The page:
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Rosh Hashanah 5779: Who We Are

September 14, 2018

“Excuse me.  Are you Jewish?”

It’s a straight-forward question.  Given that today is Rosh Hashanah and we are all in shul, the answer should be pretty obvious, as well.  But in different settings, the question may elicit very different reactions.  If someone were to ask on the streets of Pikesville, we might think, “how much is this going to cost to me?”  But if we were asked on the streets of one of the European cities where anti-Semitism is on the rise, we might run the other way.

As most of you know, I am fond of listening to podcasts.  This past summer as I made one of my many drives back and forth to the Poconos where Toby and the kids were at camp, one of these podcasts wrestled with the “are you Jewish?” in a fascinating way.

The podcast is called Unorthodox.  It features three Jewish hosts, none of whom are Orthodox.  They spent the day on a Chabad Mitzvah Tank in Midtown Manhattan asking people if they are Jewish and then offering them Shabbos candles or the opportunity to put on Tefilin. (

It was quite interesting to hear their own personal reflections to how they feel when they are asked whether they are Jewish.  As one of the podcasters said at the beginning: “All non-Orthodox Jews, when they are approached by Lubavitchers, have feelings about it.  Nobody is neutral…They really force Jews to confront Judaism.”

They struggled with how to ask strangers the question, how to avoid profiling people and making assumptions about their appearances.  And they spoke about how to understand and interpret people’s reactions to the question.  One of the most interesting discussions they had, and a favorite game was to guess which people who said “No, they are not Jewish” and walked on, were in fact Jewish but were too embarrassed/ashamed/upset, etc. to admit it.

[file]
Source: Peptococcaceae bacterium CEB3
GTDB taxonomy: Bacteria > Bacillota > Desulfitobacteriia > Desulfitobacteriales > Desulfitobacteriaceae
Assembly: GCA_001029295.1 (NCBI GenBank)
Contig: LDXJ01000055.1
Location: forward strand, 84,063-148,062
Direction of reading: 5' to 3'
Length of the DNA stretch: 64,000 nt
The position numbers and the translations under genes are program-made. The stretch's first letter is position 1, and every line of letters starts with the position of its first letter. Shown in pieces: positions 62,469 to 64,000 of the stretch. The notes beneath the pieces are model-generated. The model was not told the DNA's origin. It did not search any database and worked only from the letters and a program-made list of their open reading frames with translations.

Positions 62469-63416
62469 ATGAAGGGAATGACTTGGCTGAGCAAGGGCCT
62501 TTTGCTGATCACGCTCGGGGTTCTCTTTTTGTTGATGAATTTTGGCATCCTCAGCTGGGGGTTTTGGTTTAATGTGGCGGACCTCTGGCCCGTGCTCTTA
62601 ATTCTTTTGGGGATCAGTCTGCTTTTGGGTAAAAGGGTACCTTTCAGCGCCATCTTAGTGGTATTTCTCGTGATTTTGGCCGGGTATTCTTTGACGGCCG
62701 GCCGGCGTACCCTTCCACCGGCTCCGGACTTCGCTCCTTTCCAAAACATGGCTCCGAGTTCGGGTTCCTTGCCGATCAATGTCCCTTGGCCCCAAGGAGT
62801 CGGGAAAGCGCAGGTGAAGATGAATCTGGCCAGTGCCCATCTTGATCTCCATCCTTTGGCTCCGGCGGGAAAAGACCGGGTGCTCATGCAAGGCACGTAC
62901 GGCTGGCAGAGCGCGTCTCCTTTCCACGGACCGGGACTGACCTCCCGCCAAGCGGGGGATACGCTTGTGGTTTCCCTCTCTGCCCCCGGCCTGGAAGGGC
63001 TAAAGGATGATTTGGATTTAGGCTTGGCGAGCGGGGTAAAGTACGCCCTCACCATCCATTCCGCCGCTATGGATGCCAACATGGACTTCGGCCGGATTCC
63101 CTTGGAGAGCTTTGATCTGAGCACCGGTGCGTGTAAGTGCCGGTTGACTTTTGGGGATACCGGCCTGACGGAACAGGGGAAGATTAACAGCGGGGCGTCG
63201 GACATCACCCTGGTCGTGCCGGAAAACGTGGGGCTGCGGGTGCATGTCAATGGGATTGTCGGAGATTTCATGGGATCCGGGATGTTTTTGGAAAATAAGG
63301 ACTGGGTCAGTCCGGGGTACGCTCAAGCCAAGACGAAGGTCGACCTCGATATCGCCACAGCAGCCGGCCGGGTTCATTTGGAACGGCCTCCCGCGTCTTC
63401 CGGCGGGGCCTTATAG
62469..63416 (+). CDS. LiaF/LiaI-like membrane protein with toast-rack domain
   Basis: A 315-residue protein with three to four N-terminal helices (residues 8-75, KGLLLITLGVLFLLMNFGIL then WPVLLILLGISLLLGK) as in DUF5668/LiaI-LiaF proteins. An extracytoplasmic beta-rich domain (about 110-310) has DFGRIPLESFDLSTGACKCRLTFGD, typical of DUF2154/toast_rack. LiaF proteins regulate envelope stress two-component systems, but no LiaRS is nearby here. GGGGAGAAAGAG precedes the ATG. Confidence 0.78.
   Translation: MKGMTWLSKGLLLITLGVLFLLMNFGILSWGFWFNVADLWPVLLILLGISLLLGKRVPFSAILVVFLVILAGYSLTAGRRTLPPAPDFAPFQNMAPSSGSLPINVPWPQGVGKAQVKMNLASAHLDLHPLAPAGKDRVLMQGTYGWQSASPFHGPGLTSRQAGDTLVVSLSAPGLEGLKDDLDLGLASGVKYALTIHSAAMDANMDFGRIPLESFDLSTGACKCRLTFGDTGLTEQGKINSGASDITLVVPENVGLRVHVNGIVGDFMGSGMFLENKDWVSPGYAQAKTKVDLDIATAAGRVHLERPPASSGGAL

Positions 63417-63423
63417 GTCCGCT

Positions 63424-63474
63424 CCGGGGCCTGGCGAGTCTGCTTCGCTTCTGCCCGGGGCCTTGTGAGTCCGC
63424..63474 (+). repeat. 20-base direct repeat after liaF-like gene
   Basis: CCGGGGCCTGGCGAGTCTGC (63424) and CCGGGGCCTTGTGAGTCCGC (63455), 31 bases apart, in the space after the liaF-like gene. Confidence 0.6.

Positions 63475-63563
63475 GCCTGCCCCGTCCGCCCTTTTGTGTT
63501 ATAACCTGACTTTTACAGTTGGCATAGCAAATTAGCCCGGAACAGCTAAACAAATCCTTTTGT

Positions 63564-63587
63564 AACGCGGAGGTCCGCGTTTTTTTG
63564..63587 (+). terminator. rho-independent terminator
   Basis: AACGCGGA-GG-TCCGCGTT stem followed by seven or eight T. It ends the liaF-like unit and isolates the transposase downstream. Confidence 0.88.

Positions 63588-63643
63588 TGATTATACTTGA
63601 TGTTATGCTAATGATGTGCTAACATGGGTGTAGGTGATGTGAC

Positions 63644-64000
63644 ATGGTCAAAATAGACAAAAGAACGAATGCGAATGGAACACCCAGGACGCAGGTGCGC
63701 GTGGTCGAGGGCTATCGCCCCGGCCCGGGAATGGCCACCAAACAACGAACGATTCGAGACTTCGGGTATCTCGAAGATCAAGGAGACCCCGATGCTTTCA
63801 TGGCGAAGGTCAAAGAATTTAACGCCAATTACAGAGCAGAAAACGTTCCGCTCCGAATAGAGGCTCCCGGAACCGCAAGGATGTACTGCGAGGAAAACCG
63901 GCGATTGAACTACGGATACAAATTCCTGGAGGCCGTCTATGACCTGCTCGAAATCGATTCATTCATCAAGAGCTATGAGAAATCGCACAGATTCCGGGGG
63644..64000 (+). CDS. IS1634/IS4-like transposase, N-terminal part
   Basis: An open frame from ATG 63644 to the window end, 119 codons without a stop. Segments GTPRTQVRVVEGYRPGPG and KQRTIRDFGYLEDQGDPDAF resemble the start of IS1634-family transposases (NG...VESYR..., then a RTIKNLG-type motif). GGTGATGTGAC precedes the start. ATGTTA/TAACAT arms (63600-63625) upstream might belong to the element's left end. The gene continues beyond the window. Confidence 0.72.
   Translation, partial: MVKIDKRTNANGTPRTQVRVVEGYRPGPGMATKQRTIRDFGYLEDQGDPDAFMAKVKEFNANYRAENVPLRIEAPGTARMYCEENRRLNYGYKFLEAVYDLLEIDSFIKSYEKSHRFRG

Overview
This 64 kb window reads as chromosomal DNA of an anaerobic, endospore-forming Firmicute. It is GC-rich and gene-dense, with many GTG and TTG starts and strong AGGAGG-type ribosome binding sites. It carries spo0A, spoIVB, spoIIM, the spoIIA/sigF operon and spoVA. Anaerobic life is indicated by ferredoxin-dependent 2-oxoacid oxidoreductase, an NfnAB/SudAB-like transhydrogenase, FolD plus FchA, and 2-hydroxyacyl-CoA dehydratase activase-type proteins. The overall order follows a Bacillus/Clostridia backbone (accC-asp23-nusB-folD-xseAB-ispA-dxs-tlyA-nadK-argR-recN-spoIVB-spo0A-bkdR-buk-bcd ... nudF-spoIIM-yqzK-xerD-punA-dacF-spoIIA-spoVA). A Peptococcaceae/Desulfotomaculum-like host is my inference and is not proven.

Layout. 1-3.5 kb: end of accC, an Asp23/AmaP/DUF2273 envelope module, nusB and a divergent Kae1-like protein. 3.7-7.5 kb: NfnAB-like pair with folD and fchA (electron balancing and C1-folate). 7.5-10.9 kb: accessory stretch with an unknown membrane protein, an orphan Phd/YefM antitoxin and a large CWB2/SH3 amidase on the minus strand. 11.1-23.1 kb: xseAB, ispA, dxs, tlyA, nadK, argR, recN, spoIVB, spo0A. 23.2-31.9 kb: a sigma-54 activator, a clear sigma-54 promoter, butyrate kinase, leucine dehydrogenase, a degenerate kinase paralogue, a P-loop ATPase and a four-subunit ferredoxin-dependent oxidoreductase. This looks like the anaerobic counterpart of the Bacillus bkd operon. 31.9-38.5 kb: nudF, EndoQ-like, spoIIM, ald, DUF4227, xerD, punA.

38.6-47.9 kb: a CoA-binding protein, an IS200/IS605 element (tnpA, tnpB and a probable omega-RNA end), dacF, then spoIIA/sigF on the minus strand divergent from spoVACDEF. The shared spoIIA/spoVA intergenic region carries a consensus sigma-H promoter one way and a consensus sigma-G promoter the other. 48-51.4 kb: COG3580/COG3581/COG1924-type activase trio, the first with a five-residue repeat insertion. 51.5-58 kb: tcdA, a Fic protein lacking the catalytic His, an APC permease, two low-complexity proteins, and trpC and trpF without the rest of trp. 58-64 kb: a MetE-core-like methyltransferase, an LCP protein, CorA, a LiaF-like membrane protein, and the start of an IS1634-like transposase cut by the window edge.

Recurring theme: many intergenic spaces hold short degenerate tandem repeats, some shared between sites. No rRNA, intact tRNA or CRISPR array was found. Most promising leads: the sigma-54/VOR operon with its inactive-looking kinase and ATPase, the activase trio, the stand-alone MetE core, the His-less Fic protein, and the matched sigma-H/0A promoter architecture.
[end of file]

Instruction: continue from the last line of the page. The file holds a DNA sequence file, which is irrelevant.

It is not only Jews on the streets of Manhattan accosted by strangers who have a hard time admitting who they actually are.  In fact, being able to articulate who we are and what we stand for is one the greatest challenges facing us today.

A few months ago the Jewish world was up in arms over the passage of the Israel Nation State Law.  While Prime Minister Bibi Netanyahu declared that the law was a “defining moment in the annals of Zionism and the history of the State of Israel,” not everyone shared his excitement.

First some of the basics.  Here are the basic features of the bill:

  • Israel is the historic homeland of the Jewish people, who have the unique right of national self-determination
  • The flag and the Menorah are national symbols. Hatikvah is the national anthem
  • Jerusalem is the united capital of Israel
  • The official language of Israel is Hebrew.

I was most surprised to learn that these were not well-established laws from the founding of the State in 1948.

I was perhaps less surprised if not deeply disappointed to hear the outcry against the bill.  The American Jewish Committee, for example, issued a statement saying it was deeply disappointed by the law” and that it “put[s] at risk the commitment of Israel’s founders to build a country that is both Jewish and democratic.”

Rabbi Rick Jacobs, President of the Union for Reform Judaism said: “This is a sad and unnecessary day for Israeli democracy.  The damage that will be done by this new Nation-State law to the legitimacy of the Zionist vision and to the values of the state of Israel as a democratic — and Jewish — nation is enormous.”

Much of the criticism stems from the fact that the new law downgrades the status of Arabic from an official language to a language with special status.  This combined with the fact that only Jewish rights to self-determination are recognized, leads many to conclude that the bill is racist and promotes apartheid.  Non-Jewish citizens of Israel, especially Arab citizens, are being relegated to second-class citizens.

Others were less concerned about the content of the bill – after all, these are firmly established facts on the ground.  Rather they questioned the need to pass a bill stating the obvious and questioned what political gains there were in entrenching these facts into law.

Similar questions were raised over President Trump’s decision to move the US Embassy in Israel to Jerusalem.  Rather than celebrate a move that was long overdue, much of the Jewish world reacted as if the move was a tragedy.

The words of Rabbi Efrem Goldberg, rabbi of the Boca Raton Synagogue, resonate with me.  In an Op-Ed in the Jewish Press titled “Stop Apologizing for Jewish Values,” he writes:

It seems to me, in this season of forgiveness, the one deserving some of these apologies is the Almighty, for how in the interest of political correctness, we sometimes put His agenda second and our eagerness to be loved and to integrate first. …While we must always carry ourselves with sensitivity and concern for others, we must not apologize for our existence or for being ourselves. (